On Friday, May 10 The Centre for Public Policy & Governance held a policy dialogue on the newly passed Punjab Local Government Act, 2019. Cap. (Retd) Saif Anjum, Secretary Local Government and Community Development Department, Punjab, was invited to brief the audience about the new law. In addition to Dr. Saeed Shafqat, Dr. Ali Cheema, Senior Research Fellow, Institute of Development and Economic Alternatives (IDEAS) and Ms. Mumtaz Mughal, Resident Director Programmes Aurat Foundation were also part of the panel discussion.
Mr. Saif Anjum gave a brief overview about the new local government Act. He mentioned the distinguishing features of the system. The features includes its provision to strengthen the parties rather the constituency based politics, bringing people closer to the governments, maintaining a transparent structure, incorporation of yard stick competition, ensuring the effective enforcement of municipal regulations and setting up effective instruments with provincial government to ensure that local government delivers its mandate.
While explaining how the new system will bring the government closer to the people, he stated that the new system has separate local governments for rural and urban areas. The rural governments will work at tehsil levels. For the cities an elected mayor will be responsible for harnessing the potential of cities and promote them as engines of growth. The mayor will be elected through majority voting, which means that both the public’s popularity and their expectations will pressurize the mayor to deliver. Provisions in the Act also make it very difficult to dismiss a city mayor as his removal will also imply that the complementing public officials also dissolve their positions. In other words, the Commission in charge of determining the longevity of a mayor’s tenure will really have to consider a decision to remove the mayor from his post as this will impact their own office.
In terms of the financing of the Local Governments, the Punjab Finance Commission will assure its transfers 26% to 28 % of the gross revenue down to the local level. This is a major leap from the previous system. On the other hand the Local Government Commission will take care of establishment and review of local areas, inquiring into complaints, coordination and conflict reconciliation between local and provincial governments and laying down report on working of local governments.
Mr. Anjum also explained the need to expand the tax base for greater revenue generation, specifically urban property tax collection. He mentioned that urban tax collection by Lahore, Faisalabad and Karachi is $ 32 million, $ 8 million and $ 21 million respectively as compared to other South Asian cities like Mumbai and Bangalore which collect $ 373 million and $ 201 million respectively.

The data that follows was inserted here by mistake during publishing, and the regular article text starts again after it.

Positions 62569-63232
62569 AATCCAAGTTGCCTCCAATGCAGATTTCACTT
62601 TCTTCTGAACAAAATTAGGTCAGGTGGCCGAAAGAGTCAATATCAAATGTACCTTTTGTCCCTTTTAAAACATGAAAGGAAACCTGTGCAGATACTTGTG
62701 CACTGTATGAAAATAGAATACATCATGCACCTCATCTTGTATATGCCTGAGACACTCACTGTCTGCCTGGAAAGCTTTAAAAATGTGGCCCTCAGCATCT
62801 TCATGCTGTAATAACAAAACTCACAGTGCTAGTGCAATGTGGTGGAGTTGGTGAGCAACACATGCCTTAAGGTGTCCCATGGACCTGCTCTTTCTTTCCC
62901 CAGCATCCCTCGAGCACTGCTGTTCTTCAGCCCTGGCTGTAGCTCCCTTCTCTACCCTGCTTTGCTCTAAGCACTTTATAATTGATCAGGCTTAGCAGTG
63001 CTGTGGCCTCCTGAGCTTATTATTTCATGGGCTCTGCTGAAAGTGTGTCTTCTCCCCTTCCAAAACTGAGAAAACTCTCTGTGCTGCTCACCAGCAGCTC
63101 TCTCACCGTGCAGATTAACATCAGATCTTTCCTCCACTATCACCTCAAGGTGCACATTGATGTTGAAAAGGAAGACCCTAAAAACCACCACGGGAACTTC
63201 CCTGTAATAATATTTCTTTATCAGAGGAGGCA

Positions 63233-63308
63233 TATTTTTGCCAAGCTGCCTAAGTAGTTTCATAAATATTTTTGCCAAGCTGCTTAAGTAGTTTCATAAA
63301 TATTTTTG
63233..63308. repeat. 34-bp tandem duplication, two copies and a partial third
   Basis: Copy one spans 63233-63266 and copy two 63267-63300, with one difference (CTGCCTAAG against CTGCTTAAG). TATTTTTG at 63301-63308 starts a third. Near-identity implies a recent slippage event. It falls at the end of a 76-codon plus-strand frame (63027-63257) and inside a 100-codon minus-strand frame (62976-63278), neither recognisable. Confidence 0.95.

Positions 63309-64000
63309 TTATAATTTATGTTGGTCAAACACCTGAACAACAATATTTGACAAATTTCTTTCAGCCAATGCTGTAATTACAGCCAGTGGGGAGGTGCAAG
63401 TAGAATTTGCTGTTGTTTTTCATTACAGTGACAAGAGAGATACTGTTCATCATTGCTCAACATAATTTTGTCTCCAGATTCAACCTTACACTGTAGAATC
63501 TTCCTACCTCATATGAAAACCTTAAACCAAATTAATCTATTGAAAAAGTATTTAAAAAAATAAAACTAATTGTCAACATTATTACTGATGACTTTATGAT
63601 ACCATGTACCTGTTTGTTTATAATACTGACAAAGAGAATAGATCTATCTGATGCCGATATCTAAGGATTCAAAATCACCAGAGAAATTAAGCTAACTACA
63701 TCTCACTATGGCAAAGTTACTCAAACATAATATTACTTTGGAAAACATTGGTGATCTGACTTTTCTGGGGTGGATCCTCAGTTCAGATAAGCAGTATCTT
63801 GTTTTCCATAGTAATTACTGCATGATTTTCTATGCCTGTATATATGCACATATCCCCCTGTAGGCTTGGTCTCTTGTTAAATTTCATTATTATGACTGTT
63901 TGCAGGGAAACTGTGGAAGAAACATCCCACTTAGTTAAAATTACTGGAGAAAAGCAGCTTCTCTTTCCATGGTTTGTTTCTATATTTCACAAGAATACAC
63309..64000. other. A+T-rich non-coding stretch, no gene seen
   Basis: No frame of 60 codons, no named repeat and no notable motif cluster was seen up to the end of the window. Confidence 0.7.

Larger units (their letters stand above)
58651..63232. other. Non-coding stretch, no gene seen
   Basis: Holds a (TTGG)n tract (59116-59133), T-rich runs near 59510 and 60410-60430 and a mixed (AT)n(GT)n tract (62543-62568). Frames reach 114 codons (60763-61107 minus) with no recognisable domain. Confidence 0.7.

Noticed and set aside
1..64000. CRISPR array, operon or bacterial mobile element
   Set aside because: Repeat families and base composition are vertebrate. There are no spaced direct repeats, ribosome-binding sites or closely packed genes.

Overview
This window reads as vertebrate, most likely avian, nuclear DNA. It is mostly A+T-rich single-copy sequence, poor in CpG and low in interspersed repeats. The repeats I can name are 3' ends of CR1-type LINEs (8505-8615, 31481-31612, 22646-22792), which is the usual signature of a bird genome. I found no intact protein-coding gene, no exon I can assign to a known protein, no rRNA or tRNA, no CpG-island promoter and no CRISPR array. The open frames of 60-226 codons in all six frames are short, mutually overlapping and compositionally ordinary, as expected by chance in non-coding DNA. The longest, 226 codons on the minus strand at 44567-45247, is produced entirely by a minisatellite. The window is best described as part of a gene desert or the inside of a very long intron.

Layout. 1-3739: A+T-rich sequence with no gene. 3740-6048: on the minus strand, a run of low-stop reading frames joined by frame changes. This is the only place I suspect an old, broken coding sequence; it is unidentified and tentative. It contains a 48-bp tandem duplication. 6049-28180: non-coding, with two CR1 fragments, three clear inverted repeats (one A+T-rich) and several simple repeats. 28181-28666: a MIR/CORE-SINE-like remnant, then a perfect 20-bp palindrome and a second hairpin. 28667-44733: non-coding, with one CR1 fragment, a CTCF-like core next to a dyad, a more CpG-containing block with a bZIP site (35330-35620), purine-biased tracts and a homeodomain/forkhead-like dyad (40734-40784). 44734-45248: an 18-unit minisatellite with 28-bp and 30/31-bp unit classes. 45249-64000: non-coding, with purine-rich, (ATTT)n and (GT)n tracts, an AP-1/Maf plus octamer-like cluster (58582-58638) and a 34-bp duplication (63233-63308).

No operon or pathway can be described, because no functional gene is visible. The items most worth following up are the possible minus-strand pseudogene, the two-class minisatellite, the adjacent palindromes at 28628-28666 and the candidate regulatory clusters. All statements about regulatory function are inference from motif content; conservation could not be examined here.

He added that the present enforcement capacity of local government is virtually nonexistent which reduces the livability of the cities and adds costs to the economy. To build greater trust, a new system has been proposed whereby gradual penalties will be enforced for criminal offences in terms of land use and construction with final determination of a case by a Municipal Magistrate.
The proposed law holds local governments accountable for the legality as well as expediency of their actions and also envisages the system of regular and independent audits, reports for public information in order to ensure the impartiality.
In order to address the issues of governance over areas that go beyond city limits, Mr. Anjum explained how we need to re-define city borders; functional city areas must be the same as official delineations. This would help the structural planning, regional land use plans and building regulations enforcement by local government.
Dr. Ali Cheema pointed out the systemic failure and features of the new system in comparison with the older ones. While comparing the 2019 Act to the previous ones (2001 and 2013); the direct part elections of mayor and council is a major distinguishing factor. According to him; this new act address most of the previous issues but the implementation part is still a question mark for the authorities.
Ms. Mumtaz Mughal added her concerns about why women’s representation has not been kept at 33% along with concerns over the credibility of the Panchaiyat and Jirga system which the new Act gives room for.
Audience members were also worried about the sustainability of the Act given that previous attempts at setting up a successful system of local governance has failed in the past or have been rejected by successive governments. Mr. Anjum said that following the restructuring phase and transition onto the new local government system, the proper implementation of the relevant legislations will be determining factor of the popularity of these changes. If the masses respond to this system and continue to demand its establishment, then successive governments were bound to follow it.